An all over mud mask at the Dead Sea
Mount Nebo, where Moses was granted a view of the promised land

We arrive at the entrance to Petra just as the sun is rising and embark on a journey that takes us between narrow gorges the colour of caramel. Our guide, a local man named Zuhair, tells us tales of bygone times; of the Nabateans, the Arab Bedouin tribe that once called Petra home. “And, if we all jump here at the exact same time, you’ll see the ground shake. 1, 2, 3…” We all jumped. Nothing. “Now look up” proclaims Zuhair. I don’t know why we all fell for such foolery, or even believed that we could make the ground move; but there, highlighted by the first rays of the day’s sunshine, the Treasury of Petra. As if in unison, a sound of awe comes from the group.

At this time of the morning, before the swarms of tourists arrive, the Treasury is peaceful. I take time capturing different angles of the magnificent facade before breaking away from the group. I settle myself in a quiet corner and observe the comings and goings happening around me. Bedouin men at work, shopkeepers setting up their stalls, tourists taking selfies, camels yawning.

The first rays of sunlight hitting the treasury
Close up of the Treasury facade
Looking back at the Treasury
The entrance to Petra at sundown

We venture deeper into Petra, past bazaars selling souvenirs; frankincense and traditional Jordanian scarfs. Past coffee houses serving fragrant Bedouin Coffee and Limonada, a Jordanian drink made of lemon juice and fresh mint leaves.

Following Zuhair’s recommendation, myself and a number of the group decide to take on the Monastery route. It doesn’t take long for us to realise that climbing an uneven, ancient rock-cut path, made of more than 800 steps, in the intense midday heat is a bad idea. The route is long and taxing, however, this soon slips my mind as we turn the final corner and are met by the impressive and imposing facade of the Monastery.

The impressive facade of the Monastery
The Cave Bar at the Monastery, a welcome respite from the sun
The Monastery route
Sunset over Petra from hotel rooftop

My Lonely Planet guidebook had somewhat prepared me for the beauty of the Treasury, with its ornate carvings and intricate detailing; but standing here in front of the 48-metre high exterior of the Monastery, I am blown away. At first glance, it looks much like the Treasury, just less ornate. However, the shapely curves, in varying shades of butterscotch, and the enormity of the rock-cut Nabataean tomb leave me speechless. I had found the highlight of my trip to Jordan, or so I thought.

The next morning we leave the ancient town of Petra and head south towards Wadi Rum. We exchange our minivan for several 4×4 vehicles and head out into a vast landscape of ancient river beds and stunning rock formations. We climb burnt orange sand dunes and visit landmarks made famous by blockbuster movies.

Wadi Rum 4×4
Wadi Rum 4×4
Climbing a sand dune, Wadi Rum
CEO Zuhair and Bedouin guides, Wadi Rum
One of the many naturally formed arches, Wadi Rum
Climbing one of the many naturally formed arches, Wadi Rum

We journey further into the desert. In the distance, we spot the silhouette of a group of Bedouins and their caravan (group) of camels – our final mode of transport for the day. I inelegantly mount one of the larger camels in the group and hold tight onto the reins, leaning back, waiting for the inevitable. The camel forces himself up off the ground, tipping me gently forward and then suddenly jerking me back, all before throwing me forward again – it’s an awkward affair!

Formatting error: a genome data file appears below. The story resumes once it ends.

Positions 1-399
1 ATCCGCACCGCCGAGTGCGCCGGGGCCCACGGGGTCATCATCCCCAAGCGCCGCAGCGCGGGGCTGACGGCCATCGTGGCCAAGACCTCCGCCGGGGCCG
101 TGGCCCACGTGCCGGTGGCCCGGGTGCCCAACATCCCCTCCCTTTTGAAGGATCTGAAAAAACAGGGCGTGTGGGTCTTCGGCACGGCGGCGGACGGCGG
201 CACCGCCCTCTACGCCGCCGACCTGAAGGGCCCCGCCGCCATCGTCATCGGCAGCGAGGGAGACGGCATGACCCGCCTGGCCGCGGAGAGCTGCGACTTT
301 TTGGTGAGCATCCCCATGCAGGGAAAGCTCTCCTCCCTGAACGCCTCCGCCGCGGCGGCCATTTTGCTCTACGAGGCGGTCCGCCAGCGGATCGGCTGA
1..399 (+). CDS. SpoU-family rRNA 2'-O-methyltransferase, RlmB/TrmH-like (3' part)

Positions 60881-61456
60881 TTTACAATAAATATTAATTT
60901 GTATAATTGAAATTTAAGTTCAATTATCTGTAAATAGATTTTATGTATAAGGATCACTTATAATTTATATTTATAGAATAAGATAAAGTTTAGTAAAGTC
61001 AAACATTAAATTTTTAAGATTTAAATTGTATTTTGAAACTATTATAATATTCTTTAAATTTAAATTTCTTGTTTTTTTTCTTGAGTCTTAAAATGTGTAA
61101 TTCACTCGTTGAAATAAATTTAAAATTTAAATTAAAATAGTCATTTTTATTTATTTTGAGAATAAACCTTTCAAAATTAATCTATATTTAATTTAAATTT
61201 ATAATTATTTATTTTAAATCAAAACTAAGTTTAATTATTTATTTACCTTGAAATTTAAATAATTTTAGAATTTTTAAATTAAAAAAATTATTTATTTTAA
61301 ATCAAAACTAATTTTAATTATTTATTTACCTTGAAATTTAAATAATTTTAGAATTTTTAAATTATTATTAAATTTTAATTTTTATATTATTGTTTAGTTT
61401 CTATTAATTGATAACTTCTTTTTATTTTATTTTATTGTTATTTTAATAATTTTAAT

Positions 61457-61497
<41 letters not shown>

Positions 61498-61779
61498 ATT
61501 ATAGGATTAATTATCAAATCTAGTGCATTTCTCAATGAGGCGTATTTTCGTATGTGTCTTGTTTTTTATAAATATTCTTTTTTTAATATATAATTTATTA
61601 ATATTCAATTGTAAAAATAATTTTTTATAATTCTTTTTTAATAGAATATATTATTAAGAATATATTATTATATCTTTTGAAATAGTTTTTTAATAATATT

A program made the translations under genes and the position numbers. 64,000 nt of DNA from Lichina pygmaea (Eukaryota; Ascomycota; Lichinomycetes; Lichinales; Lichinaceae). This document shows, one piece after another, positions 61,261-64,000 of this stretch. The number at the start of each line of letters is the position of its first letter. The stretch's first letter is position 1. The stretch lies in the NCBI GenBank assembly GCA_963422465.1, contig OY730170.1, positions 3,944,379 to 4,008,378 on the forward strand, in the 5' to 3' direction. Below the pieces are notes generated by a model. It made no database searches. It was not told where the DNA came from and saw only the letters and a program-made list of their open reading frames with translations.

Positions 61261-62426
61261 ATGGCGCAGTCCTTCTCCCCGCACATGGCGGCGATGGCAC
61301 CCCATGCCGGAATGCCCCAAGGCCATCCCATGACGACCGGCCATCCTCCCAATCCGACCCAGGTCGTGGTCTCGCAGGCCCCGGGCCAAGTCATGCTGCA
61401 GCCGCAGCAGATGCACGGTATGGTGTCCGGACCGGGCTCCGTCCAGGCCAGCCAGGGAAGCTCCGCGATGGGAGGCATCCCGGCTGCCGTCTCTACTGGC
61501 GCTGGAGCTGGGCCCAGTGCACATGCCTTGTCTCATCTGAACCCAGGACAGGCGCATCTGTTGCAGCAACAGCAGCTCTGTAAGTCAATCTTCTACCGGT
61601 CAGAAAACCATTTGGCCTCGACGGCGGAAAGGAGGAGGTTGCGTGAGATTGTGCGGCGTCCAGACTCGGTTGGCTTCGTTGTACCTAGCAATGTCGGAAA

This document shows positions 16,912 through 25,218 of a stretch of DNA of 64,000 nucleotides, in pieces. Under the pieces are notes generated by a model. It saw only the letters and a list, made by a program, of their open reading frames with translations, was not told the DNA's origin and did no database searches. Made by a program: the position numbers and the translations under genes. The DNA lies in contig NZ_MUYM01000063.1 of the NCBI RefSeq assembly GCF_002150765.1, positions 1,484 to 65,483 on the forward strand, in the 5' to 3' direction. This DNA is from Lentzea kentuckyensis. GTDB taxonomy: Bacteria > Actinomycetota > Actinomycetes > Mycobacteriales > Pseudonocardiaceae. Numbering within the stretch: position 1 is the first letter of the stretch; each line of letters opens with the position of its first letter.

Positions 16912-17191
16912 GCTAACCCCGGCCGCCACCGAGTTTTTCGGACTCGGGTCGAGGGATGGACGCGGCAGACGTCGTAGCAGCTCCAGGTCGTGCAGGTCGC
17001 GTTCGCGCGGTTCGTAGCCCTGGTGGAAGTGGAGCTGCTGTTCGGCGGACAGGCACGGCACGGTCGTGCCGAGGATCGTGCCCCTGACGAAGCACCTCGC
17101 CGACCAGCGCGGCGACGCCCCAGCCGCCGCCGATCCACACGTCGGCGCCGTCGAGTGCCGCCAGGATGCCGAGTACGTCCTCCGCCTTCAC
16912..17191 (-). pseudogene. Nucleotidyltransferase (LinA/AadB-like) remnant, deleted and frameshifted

The sunsets in a blaze over the sands as we reach our destination, an isolated Bedouin camp, just in time for dinner. We dismount our camels, deposit our belongings in the goat-haired tents that we will call home for the night, and head towards the traditionally decorated central tent. Dinner has been prepared in a customary fashion – underground in an earth oven. We gather around as a three-tiered grill, arranged with various kinds of meat and vegetables, is pulled from a hole in the sand.

Camel ride through the Valley of the Moon, Wadi Rum
Camel selfie, Wadi Rum
Setting sun casting long shadows across the desert
CEO Zuhair and myself, Wadi Rum

Our group fills their plates, and slowly their tummies. The hum of conversation fills the tent, and soon the space around the campfire. Members of the group share stories of their individual travel experiences and we discuss our day exploring the ‘Valley of the Moon’.

As the fire loses its light, the sky darkens and the stars come out in an abundance. I spot the Ursa Major and Northern Cross constellations and as my eyes adjust, the dusty white Milky Way is smeared across the sky. I stand in awe – the view is simply breathtaking. In the clear air of the desert, feeling a thousand miles away from the rush of everyday life, I make a decision to not sleep in the stifling hot tent made of goats-hair, but to sleep under the stars. It is then, as a shooting star passes overhead, and my eyes fall heavy that I know that this is my highlight of Jordan.

Traditional Bedouin dinner
CEO Zuhair sleeping under the stars, Wadi Rum
Isolated Bedouin camp, Wadi Rum
Packing up camp after a night under the stars, Wadi Rum

Now, when I utter the word ‘Jordan’ I no longer think of my obnoxious ex-boyfriend, but of an inspiring country. One filled with inspirational treasures, stunning desert landscapes, delectable dishes and some of the most kind-hearted people I’ve met while travelling.

Sunset in Amman on the final night of the tour

Notes: I discovered Jordan as part of a small group adventure tour with G Adventures. Highlights of Jordan is an eight-day guided tour with a maximum group size of 16. As a solo female traveller, I found this the best way to explore the country while not missing any of the key attractions. Prices start from £879 excluding flights. This is not a sponsored post. All thoughts and images are my own.

Let me know if you’ve ever been to Jordan or if you’re considering it!

G Adventures group with CEO Zuhair